New Jobless Claims Nearly Hit Post-Sept. 11 Level
In a report released by the Labor Department Thursday, jobless claims increased by 32,000 to a total of 516,000. That total nearly tops the 517,000 reported seven years ago and is the second-highest total since 1992. Jobless claims above 400,000 are considered a sign of a recession.
The total number of individuals seeking unemployment benefits rose to 3.9 million, about a half a million more than analysts had expected. Though the labor market has grown by about half since 1983, this is the highest total number of unemployed American workers since January of that year.
Workers stop receiving benefits once they find a new job and the increasing figure indicates that the unemployed are having trouble finding new jobs.
President Bush is calling the financial crisis a decisive moment for the global economy but “not a failure of the free market system.”
In prepared remarks of a speech he’s giving in New York later today, Bush says the U.S. and governments around the world must work on reforms for the global financial system, but should not try to reinvent it, the Associated Press reported. He says government intervention is not a cure-all.
Bush is hosting world leaders at a financial summit in Washington, which begins with a working dinner Friday night.
Wall Street did receive some reassuring economic news as Wal-Mart reported that it saw nearly a 10 percent increase in third-quarter profits, a reflection that Americans are looking for the low prices for basic goods.
“The Wal-Mart news, what it does is instill some confidence that there are still some companies that are still doing well,” Matt McCall, president of Penn Financial Group in Ridgewood, N.J., told Reuters. “Also look at what the market has done over the last three days. It’s gotten crushed. So we’re in the very short-term basis oversold.”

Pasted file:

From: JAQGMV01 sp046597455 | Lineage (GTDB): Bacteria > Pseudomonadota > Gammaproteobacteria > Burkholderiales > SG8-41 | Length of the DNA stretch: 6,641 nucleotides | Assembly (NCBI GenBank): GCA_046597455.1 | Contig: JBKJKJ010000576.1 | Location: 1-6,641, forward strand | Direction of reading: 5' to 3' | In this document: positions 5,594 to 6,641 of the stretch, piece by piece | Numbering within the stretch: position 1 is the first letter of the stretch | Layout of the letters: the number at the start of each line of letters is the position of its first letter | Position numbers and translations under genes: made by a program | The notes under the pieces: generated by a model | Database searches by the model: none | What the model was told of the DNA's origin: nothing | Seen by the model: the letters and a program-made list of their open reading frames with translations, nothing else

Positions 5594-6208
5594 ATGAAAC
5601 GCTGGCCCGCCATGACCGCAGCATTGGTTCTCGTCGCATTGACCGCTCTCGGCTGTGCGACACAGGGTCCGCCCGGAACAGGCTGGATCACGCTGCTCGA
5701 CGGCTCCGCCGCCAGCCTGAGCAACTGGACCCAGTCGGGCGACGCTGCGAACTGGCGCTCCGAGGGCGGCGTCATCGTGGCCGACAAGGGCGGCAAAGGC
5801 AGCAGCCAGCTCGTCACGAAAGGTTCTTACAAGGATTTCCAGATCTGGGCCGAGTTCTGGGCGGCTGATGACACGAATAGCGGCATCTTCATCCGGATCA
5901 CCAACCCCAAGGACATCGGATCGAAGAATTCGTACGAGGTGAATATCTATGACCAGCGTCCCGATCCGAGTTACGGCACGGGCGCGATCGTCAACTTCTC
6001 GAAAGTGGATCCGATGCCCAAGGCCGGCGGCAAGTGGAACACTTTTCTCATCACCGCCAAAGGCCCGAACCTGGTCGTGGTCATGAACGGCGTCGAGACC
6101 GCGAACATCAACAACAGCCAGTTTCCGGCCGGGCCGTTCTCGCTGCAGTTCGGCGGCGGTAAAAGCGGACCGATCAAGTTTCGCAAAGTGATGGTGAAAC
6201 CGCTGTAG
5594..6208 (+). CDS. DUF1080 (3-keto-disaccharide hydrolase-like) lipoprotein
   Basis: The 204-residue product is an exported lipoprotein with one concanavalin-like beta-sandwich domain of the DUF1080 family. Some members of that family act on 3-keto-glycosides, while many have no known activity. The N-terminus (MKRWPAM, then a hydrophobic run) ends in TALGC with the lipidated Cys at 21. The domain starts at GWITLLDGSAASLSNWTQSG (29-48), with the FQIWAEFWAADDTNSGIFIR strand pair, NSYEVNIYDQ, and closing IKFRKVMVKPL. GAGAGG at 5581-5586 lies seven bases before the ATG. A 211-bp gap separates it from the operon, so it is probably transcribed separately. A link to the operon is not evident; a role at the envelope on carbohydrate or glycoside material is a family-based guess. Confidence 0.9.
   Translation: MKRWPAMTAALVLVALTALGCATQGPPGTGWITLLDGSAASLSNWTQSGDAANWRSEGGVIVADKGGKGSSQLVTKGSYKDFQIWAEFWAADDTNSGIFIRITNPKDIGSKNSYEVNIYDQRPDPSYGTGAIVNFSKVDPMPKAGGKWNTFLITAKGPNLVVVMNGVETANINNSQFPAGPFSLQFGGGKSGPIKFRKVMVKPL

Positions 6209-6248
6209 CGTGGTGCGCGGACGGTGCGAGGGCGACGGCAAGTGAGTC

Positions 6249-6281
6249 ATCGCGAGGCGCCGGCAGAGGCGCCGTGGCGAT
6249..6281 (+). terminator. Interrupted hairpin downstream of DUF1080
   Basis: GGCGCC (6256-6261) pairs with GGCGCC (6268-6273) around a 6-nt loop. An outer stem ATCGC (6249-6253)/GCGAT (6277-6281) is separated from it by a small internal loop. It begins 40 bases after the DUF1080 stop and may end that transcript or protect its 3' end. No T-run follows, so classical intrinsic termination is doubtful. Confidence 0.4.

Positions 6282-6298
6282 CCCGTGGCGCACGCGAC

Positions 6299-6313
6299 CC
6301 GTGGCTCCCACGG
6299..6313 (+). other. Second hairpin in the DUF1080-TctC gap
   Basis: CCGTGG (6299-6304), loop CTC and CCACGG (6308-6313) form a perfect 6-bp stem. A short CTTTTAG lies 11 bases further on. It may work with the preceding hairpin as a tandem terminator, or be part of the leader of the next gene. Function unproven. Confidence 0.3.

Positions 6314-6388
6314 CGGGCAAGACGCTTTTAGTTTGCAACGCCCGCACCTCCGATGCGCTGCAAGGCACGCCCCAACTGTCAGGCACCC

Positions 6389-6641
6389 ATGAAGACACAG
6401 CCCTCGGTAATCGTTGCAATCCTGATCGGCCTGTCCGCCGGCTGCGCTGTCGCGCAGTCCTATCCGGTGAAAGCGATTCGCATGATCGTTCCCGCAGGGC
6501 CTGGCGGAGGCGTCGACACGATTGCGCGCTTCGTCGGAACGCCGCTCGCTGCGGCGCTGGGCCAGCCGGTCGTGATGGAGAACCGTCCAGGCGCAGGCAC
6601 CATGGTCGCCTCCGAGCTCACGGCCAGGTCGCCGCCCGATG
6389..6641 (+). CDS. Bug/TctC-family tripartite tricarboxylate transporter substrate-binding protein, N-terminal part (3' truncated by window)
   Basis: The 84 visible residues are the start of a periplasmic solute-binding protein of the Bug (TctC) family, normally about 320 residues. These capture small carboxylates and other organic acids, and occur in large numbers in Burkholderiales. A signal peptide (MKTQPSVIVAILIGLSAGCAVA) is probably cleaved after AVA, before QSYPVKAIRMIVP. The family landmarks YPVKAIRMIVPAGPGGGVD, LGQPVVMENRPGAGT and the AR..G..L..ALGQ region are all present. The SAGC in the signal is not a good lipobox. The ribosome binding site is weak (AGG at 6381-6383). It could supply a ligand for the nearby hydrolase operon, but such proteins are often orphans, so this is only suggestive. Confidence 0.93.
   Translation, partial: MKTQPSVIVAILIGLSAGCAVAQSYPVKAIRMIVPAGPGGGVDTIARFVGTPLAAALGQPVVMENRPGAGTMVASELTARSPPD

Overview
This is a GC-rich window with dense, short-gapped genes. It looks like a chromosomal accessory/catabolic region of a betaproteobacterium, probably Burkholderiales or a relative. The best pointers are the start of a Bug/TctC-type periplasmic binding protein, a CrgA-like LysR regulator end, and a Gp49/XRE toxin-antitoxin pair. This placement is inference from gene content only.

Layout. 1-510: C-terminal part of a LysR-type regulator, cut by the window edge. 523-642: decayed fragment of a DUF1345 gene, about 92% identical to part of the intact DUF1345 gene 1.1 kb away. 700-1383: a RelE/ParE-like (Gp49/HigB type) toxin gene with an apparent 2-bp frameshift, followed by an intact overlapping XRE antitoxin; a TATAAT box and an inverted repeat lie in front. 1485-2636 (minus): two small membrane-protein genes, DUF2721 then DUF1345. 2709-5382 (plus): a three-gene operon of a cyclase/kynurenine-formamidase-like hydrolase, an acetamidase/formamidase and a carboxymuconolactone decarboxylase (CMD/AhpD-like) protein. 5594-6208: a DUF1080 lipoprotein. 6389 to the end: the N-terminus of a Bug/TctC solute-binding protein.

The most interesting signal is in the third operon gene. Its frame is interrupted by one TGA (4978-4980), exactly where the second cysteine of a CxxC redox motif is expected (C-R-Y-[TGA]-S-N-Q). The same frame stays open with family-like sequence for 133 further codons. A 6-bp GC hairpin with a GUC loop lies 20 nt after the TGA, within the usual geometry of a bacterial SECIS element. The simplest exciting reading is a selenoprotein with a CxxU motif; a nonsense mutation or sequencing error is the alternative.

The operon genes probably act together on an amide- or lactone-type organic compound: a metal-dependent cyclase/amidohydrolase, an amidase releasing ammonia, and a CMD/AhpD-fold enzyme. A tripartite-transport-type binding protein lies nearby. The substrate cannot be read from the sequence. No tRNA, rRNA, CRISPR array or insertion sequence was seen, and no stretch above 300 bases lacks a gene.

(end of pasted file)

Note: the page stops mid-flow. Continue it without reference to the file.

But whatever good news could be gleaned from the nation’s largest retail chain’s third-quarter profits is muted by the fact that the company lowered its expected full-year earnings, pointing to a weak economy and unfavorable exchange rates. Consumer spending drives more than two-thirds of the U.S. economy.
The bad economic news continued worldwide as news broke that Germany is now in a recession for the first time in five years and China’s industry output growth has shrunk to its weakest in seven years.
Germany said its economy, Europe’s largest, contracted by 0.5 percent in the third-quarter.
“We are going to have to face up to a very difficult and long-lasting economic crisis,” Germany’s Deputy Economy Minister Walther Otremba told Reuters. The decline in the country’s growth is attributed to its export growth coming to a halt.
Market analysts agreed.
“The headwinds of the financial crisis and the global economic slowdown are blowing right in the face of the German economy,” Carsten Brzeski of ING Financial Markets told Reuters.
“Even more worrying,” Brzeski continued, “the full impact of the financial crisis still has to unfold. If you think today’s numbers are already bad, just wait for the next quarter.”
China has also reported lower than expected numbers as manufacturers scaled back their production. While the country had unveiled a four trillion yuan ($586 billion) stimulus package, the annual industrial output growth slowed to 8.2 percent in October, the weakest showing since October 2001.